Let’s get this out of the way first: Eric Goldstein is simply ahead of the curve.
The head of the King of Prussia District has seen the future and is getting out in front of one of next year’s “Emerging Trends in Real Estate.”
The tour tied to the release of the annual Urban Land Institute/PwC real estate market forecast stopped in Philadelphia at the Union League on Friday, and one of the trends shaping development that the presenters and panelists at ULI Philadelphia’s “Real Estate Forecast 2017” conference discussed was suburban office parks transforming themselves to accommodate the “18-hour” lifestyles their workers have increasingly adopted.
“The innovation economy is shifting,” said Jennifer Vey, fellow and co-director of the Bass Institute on Innovation and Placemaking at the Brookings Metropolitan Policy Program, during the panel discussion that followed the presentation on the report. “It’s no longer about driving into the office in the office park and keeping your secrets secret. The innovation economy is far more collaborative, both within and across sectors, between established firms and startups, and between firms and anchor institutions.”
This shift in work style is in turn driving suburban office parks to refashion themselves as all-day environments, a shift designed to give the suburbs where most Americans — including most Millennials — still live and work the kinds of attributes that have spurred central-city revivals in large cities all across the country, including this one.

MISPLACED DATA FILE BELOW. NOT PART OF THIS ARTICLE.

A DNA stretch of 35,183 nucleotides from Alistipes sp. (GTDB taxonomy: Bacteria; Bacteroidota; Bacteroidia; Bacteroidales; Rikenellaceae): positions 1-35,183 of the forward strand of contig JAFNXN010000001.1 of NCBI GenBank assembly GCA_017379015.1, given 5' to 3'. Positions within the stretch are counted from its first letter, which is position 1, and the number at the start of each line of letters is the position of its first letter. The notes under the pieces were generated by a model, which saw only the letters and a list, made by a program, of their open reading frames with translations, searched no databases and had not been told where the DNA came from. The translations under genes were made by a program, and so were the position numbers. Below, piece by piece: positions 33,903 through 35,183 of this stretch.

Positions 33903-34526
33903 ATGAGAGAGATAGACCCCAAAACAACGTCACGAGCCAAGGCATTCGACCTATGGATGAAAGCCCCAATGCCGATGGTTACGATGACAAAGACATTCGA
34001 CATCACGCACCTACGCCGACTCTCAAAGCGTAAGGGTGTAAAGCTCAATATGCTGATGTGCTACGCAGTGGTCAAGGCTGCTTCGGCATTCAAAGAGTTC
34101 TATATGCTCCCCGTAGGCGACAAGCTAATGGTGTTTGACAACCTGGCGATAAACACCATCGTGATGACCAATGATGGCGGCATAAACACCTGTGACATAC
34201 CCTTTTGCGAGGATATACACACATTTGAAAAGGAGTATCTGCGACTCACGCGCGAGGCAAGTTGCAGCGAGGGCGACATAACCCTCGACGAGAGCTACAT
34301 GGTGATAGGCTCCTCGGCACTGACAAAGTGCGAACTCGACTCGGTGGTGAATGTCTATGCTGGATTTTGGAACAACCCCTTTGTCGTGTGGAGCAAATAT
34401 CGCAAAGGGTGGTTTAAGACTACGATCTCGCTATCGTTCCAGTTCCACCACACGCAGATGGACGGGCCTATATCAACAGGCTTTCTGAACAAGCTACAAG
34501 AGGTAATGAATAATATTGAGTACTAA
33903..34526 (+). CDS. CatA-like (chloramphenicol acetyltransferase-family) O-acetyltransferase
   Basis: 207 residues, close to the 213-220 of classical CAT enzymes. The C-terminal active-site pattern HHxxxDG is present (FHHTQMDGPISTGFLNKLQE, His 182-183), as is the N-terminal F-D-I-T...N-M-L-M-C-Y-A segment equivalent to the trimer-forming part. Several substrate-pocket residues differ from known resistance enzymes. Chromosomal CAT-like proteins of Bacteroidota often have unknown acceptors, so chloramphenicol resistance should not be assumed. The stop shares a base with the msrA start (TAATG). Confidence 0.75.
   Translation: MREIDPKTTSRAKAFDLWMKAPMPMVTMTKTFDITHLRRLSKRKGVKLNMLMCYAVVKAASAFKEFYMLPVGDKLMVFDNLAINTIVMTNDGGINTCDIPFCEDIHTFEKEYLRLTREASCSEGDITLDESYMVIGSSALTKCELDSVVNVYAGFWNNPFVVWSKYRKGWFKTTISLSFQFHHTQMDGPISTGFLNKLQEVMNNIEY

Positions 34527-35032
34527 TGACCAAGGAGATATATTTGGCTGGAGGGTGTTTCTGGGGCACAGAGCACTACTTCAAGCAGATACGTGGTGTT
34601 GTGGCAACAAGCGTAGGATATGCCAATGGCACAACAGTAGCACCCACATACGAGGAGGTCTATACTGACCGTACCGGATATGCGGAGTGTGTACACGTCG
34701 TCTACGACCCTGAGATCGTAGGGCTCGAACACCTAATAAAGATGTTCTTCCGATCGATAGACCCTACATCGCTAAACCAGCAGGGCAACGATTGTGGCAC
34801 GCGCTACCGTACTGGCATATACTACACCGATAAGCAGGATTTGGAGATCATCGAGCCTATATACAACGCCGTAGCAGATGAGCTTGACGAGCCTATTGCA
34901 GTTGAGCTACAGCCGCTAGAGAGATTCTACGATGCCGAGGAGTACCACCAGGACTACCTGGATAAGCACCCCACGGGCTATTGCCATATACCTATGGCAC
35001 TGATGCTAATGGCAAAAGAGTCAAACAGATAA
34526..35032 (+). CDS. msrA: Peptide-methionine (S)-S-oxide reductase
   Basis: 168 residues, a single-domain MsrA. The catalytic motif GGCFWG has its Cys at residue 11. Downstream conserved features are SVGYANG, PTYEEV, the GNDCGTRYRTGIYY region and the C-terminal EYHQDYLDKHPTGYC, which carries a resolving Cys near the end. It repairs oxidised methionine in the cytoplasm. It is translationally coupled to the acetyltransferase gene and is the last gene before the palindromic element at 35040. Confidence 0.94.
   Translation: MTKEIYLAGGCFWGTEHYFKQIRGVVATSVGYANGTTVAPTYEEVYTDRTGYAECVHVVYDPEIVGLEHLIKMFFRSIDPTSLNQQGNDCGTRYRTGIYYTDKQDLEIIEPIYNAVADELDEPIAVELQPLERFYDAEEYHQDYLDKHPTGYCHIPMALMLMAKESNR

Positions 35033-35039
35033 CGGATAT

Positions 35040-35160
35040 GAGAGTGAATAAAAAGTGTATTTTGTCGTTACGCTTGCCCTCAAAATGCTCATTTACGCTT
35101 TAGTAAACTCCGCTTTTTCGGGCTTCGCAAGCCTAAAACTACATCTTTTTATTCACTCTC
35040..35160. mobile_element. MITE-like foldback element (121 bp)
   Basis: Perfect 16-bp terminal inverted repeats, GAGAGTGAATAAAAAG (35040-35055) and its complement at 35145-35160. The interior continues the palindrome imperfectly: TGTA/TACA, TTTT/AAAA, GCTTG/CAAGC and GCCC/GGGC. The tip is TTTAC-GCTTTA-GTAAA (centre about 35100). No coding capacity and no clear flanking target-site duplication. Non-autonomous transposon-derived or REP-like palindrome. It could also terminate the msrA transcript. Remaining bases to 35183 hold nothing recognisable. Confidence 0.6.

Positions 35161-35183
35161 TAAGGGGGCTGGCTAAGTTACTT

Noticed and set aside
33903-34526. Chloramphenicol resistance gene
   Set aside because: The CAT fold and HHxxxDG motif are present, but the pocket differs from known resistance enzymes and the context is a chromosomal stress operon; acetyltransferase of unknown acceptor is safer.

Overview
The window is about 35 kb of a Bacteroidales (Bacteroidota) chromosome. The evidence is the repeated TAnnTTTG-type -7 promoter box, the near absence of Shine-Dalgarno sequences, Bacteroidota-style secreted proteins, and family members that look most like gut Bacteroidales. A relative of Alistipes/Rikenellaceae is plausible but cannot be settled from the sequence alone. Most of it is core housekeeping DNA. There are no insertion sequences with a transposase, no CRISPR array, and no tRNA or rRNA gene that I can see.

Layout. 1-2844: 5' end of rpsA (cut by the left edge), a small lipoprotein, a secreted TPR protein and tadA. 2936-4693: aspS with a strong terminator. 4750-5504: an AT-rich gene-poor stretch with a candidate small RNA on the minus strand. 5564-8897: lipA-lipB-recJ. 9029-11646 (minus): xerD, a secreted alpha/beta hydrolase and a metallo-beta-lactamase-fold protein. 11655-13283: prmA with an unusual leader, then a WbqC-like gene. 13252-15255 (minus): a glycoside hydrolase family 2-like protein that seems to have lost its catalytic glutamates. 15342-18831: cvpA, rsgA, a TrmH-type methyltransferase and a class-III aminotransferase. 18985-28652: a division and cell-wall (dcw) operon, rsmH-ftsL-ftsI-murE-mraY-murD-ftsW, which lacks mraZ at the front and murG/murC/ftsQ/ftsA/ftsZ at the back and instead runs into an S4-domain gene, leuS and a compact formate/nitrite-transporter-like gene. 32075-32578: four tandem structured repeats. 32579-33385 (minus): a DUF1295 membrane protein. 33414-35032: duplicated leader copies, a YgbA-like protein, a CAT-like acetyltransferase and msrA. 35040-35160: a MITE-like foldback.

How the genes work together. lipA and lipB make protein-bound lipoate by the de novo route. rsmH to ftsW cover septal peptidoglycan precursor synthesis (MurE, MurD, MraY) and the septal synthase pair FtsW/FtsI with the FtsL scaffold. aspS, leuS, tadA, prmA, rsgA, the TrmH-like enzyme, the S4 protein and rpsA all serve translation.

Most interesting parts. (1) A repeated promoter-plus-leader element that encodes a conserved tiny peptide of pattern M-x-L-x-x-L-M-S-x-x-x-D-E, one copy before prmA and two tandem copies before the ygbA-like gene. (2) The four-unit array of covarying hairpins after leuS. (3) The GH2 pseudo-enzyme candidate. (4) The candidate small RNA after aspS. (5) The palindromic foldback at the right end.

Vey noted something similar taking place at one of the country’s best-known office parks in the discussion. “Research Triangle Park realized its lunch was getting eaten by Raleigh and Durham,” she said, “so it began a master planning process to determine how it can become a ‘town center.’”
In this region, King of Prussia is doing the same thing while Philadelphia itself reaps the benefits of already having this sort of infrastructure in place. As MSC Retail Managing Principal Douglas J. Green put it, “Philadelphia really does have some foundational attributes that position us well going forward: our location between Washington and New York, our public transportation system, the third largest downtown population in the United States.” All of these have combined to turn Philadelphia into an “18-hour city,” one of the major trends reshaping the real estate industry identified in the 2016 “Emerging Trends” report. “Those here 10 years ago can’t believe the activity on the streets at 10 p.m., or even 7 a.m.,” Green said.
Because of these attributes and changes, several of the conference participants agreed that the continued ebullience in the Philadelphia real estate market was justified and that the market deserved a higher ranking than it has gotten in these annual surveys (of the 78 U.S. real estate markets studied for this year’s forecast, Philadelphia ranked 28th in terms of overall investment opportunity). “I think Philadelphia is in much stronger position than the rankings have us,” said ULI Philadelphia Chair Antonio Fiol-Silva. “I’m always frosted that we get ranked lower than cities one-tenth our size,” said the panel moderator, Econsult Solutions President Stephen P. Mullin.
In certain categories of real estate, however, Philadelphia ranks much higher as an investment opportunity in the coming year. As a market for home building, for instance, the area ranked eighth nationally. And among markets in the Northeast, the ULI/PwC forecast rated the Philadelphia market the fourth strongest, after Boston, Manhattan and Brooklyn, with conditions continuing to improve.
Read more at http://www.phillymag.com/business/2016/11/21/philly-real-estate-forecast-2017-no-irrational-exuberance-here-not-yet/#tWIhxSBedRVq0GRH.99